What Would Winston Churchill Do?

The great Briton's lessons for the Ukraine crisis.

I have watched this famous island descending incontinently, fecklessly the stairway which leads to a dark gulf... If mortal catastrophe should overtake the British nation and the British Empire, historians a thousand years hence will still be baffled by the mystery of our affairs. They will never understand how it was that a victorious nation, with everything in hand, suffered themselves to be brought low and to cast away all that they had gained by measureless sacrifice and absolute victory—'gone with the wind.'

A quarter century after the end of the Cold War, similar words could certainly be used to describe America's present circumstances—but there is no Commons debating such matters and there is no Churchill thundering warnings of what lay ahead. Back in 1938, the pace of events quickened, and by the end of September the great powers were agreeing to strip Czechoslovakia's strategic industrial and banking regions from the country without its consent, awarding the so-called Sudetenland to the Third Reich in a further effort to slake Hitler's thirst for conquest and avoid a Europe-wide war.

While the majority of Britons supported Prime Minister Neville Chamberlain's appeasement of Hitler as an act of statesmanship in the pursuit of peace, Churchill, back in the Commons on October 5, laid out the truth of the matter: "[a]ll is over. Silent, mournful, abandoned, broken, Czechoslovakia recedes into the darkness. She has suffered in every respect by her association with the Western democracies and with the League of Nations, of which she has always been an obedient servant."

Churchill acknowledged the popularity of Chamberlain's appeasement but correctly labeled it a defeat:

I do not grudge our loyal, brave people, who were ready to do their duty no matter what the cost, who never flinched under the strain of last week—I do not grudge them the natural, spontaneous outburst of joy and relief when they learned that the hard ordeal would no longer be required of them at the moment; but they should know the truth. They should know that there has been gross neglect and deficiency in our defenses; they should know that we have sustained a defeat without a war, the consequences of which will travel far with us along our road...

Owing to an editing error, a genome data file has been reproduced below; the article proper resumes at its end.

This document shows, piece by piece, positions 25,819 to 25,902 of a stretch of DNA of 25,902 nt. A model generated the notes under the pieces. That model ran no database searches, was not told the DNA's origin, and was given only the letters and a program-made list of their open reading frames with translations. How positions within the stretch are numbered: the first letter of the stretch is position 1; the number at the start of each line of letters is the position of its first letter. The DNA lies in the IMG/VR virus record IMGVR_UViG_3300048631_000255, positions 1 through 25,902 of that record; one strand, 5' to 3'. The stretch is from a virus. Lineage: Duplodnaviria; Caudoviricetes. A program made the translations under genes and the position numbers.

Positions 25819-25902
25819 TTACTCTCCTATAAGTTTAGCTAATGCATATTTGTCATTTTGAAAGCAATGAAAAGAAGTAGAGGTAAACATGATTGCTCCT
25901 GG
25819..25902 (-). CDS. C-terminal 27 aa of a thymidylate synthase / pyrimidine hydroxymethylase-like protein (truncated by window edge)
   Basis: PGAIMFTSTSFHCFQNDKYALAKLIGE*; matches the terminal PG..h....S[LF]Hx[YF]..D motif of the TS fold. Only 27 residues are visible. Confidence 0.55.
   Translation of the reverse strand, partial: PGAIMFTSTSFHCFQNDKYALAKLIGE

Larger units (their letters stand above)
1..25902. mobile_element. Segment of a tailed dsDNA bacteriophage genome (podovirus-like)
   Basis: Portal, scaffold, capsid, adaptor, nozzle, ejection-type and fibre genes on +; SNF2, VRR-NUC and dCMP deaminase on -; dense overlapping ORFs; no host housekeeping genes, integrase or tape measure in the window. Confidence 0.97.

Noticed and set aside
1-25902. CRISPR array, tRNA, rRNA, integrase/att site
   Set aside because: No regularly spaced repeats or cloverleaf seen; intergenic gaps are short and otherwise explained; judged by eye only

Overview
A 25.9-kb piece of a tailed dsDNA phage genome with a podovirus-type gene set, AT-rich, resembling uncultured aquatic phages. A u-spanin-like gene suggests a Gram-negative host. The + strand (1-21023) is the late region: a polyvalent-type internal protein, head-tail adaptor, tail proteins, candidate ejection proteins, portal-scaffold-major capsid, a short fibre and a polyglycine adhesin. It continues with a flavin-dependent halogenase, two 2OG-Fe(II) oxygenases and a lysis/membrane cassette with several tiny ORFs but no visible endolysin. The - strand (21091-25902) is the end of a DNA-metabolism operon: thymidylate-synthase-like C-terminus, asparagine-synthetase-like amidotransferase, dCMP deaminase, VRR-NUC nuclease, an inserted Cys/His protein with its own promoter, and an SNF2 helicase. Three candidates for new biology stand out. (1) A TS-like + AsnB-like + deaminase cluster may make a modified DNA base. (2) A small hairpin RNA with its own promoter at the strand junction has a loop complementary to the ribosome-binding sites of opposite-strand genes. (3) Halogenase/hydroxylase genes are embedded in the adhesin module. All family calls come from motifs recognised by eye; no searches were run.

Churchill then prophetically warned his countrymen and his audience across the Atlantic of the consequences of the appeasement policy: "Do not suppose that this is the end. This is only the beginning of the reckoning. This is only the first sip, the first foretaste of a bitter cup which will be proffered to us year by year unless by a supreme recovery of moral health and martial vigor, we arise again and take our stand for freedom as in the olden time."

After a decade of disarmament followed by appeasement, Hitler invaded Poland in September 1939—swiftly followed by Stalin, who sought to secure his share of the spoils. Fortunately, the United Kingdom and its allies were able to turn to the man who had foretold of the calamity and who possessed the courage and fortitude to hold the forces of darkness at bay during that perilous time while what remained of the Free World frantically rearmed to meet the challenge. Having given the warning for so many years, Churchill alone had the credibility to rally the British people and eventually the English-speaking peoples.

It is the sincere hope of all men and women of good will that the recent events in Europe and the Pacific are not, in fact, the first sip of another bitter cup, and that the authoritarian regimes will retreat from the use of force or even the threat thereof against their neighbors whether it be for territorial conquest or to exert influence over them. There are too many Western leaders willing to play Chamberlain's role today. Governor Mitt Romney's Churchilll-like warning of a resurgent Russia made during the last campaign was mocked by the President and elites, and was rejected by a narrow margin at the polls. Perhaps because of that example, very few elected officials have been willing to speak bluntly about this gathering storm. Romney from the sidelines continues to do so, and Senator Marco Rubio and Ambassador John Bolton have auditioned speeches with the unpopular message that vigor and hard choices are required of us if we are to arise and take our stand for freedom. The media elites refuse to face the realities of the world, however, and it will take sustained, disciplined rhetoric from credible voices to wake the West, the world, and even peaceful elements within the authoritarian regimes, especially commercially savvy and modern China, to the dangers of this old new era.

Robert C. O'Brien is the California Managing Partner of a national law firm. He served as a US Representative to the United Nations and was a Senior Advisor to Governor Mitt Romney. His writings on foreign policy and national security are available at www.robertcobrien.com. He can be followed on Twitter: @robertcobrien.